4/9: pre-ramble - part II

it's strange when the world keeps turning.


strange how your whole being can be frozen in shock but the heart beats still and the swirl around it continues. still. you thought that the entire ocean paused its ceaseless tumult for a moment, but it turns out you were just in the eye of the storm.


we left the little room. we walked down the hall. i made a few calls, canceled all our upcoming plans. if we were saddled with grief, we were riding our faith. we were praying that desperate appeal of the faithful fearful: "please God, Your will be done. just not yet."


the eye. the storm. we left the hospital. i knew we needed to call in our allies. our living community of faith, as well as those on the other side. our beloved family still with us and those who have passed. grandmothers and grandfathers. and fathers. my dad died recently - the saturday morning before thanksgiving. my mourning of him is in no way complete, but here and now i needed to accept he was on the other side so i could enlist his help there -- he was a car dealer and an expert negotiator and a trickster and a good man.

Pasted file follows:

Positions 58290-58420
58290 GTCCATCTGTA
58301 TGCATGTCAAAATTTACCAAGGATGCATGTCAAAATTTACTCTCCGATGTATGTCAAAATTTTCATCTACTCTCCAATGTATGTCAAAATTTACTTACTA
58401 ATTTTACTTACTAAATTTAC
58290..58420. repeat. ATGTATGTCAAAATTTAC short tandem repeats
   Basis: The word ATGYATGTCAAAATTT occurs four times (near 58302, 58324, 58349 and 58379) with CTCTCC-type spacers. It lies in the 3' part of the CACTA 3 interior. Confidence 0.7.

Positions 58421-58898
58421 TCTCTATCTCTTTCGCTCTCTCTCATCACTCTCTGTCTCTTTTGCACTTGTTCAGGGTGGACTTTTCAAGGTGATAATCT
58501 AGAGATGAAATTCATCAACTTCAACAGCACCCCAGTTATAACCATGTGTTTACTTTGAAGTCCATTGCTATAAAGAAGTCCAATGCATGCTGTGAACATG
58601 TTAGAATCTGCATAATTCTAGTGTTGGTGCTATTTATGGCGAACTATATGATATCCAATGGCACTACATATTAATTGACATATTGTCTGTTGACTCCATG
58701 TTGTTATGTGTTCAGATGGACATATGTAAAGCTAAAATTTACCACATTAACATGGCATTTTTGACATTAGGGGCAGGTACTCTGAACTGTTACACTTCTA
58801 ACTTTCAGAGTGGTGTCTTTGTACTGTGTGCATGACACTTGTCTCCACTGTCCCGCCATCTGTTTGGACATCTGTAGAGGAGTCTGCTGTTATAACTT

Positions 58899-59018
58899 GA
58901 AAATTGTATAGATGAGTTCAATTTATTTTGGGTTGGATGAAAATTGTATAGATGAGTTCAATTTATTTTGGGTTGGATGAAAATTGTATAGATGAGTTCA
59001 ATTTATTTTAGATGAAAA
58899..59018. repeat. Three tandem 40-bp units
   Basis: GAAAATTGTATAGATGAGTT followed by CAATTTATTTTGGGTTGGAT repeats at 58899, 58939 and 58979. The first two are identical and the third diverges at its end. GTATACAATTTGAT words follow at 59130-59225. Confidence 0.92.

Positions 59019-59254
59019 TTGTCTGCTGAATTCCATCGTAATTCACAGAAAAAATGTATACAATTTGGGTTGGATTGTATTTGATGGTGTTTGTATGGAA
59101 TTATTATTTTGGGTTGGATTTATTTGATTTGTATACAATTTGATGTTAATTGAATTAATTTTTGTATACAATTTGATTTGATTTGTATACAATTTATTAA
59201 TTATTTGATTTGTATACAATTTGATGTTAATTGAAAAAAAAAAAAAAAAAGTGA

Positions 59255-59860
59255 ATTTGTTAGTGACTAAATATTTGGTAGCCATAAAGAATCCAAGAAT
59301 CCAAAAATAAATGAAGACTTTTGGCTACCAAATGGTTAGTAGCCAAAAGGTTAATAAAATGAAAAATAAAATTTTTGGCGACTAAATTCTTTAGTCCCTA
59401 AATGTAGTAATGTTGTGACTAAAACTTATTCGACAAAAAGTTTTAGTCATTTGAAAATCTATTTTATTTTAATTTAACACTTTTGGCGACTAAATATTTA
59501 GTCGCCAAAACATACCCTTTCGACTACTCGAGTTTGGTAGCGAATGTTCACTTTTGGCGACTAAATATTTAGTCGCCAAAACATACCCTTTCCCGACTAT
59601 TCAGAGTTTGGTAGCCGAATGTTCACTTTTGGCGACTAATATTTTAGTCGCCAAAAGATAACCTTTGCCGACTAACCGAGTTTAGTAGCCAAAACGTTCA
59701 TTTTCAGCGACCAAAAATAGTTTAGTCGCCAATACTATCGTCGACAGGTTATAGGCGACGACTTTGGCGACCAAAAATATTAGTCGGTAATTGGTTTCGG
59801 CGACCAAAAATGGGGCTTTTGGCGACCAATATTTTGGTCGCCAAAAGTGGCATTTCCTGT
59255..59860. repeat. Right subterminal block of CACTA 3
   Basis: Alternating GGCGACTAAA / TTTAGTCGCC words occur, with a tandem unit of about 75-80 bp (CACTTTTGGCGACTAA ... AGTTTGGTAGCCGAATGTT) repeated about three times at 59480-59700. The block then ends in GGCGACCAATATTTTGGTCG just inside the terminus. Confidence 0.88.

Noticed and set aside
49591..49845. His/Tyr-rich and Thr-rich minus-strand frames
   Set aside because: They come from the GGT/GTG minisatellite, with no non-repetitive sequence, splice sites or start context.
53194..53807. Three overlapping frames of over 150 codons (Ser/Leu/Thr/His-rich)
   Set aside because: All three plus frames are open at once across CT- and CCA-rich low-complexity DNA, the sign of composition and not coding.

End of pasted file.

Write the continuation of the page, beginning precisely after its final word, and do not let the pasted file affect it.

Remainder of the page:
but how? how would i connect with him? well, the hospital charges about one billion dollars per hour to park in their lot and that's an opportunity to invoke william bolger if there ever was one. because in addition to everything else i just mentioned, the man was an inveterate cheapskate.


i pulled up and handed my little ticket to the booth so they could figure out how much of my money i'd get to keep...


"ticket, please?"

"here you go."


<he clicks on his little register machine>

"hey, is there any discount if you just got diagnosed with lung cancer?"

<awkward pause as he tries to figure out if i'm just joking or if i'm joking-for-real. he half-smiles.>


"you sure?"

"sir, if you can please just take $5 out of your wallet for yourself, i'm going to need the rest."


as we drove away, i could feel my dad with us. and i asked him to see what he could do.



in the outer world, two people had walked (slowly so slowly) down the hospital halls, across the gray of the parking lot, clinging to each other. in my inner world, two parts of me were running (quickly so quickly) in opposite directions.


one direction: loss. we're lost. you're about to lose the love of your life and the mother of your child and you need to figure out Everything. right now. how will you get out of bed the next day? will this heaviness drag your heart right out of your chest? who's gonna raise this baby? you'll have to be strong, for the kid's sake...but what does that even mean?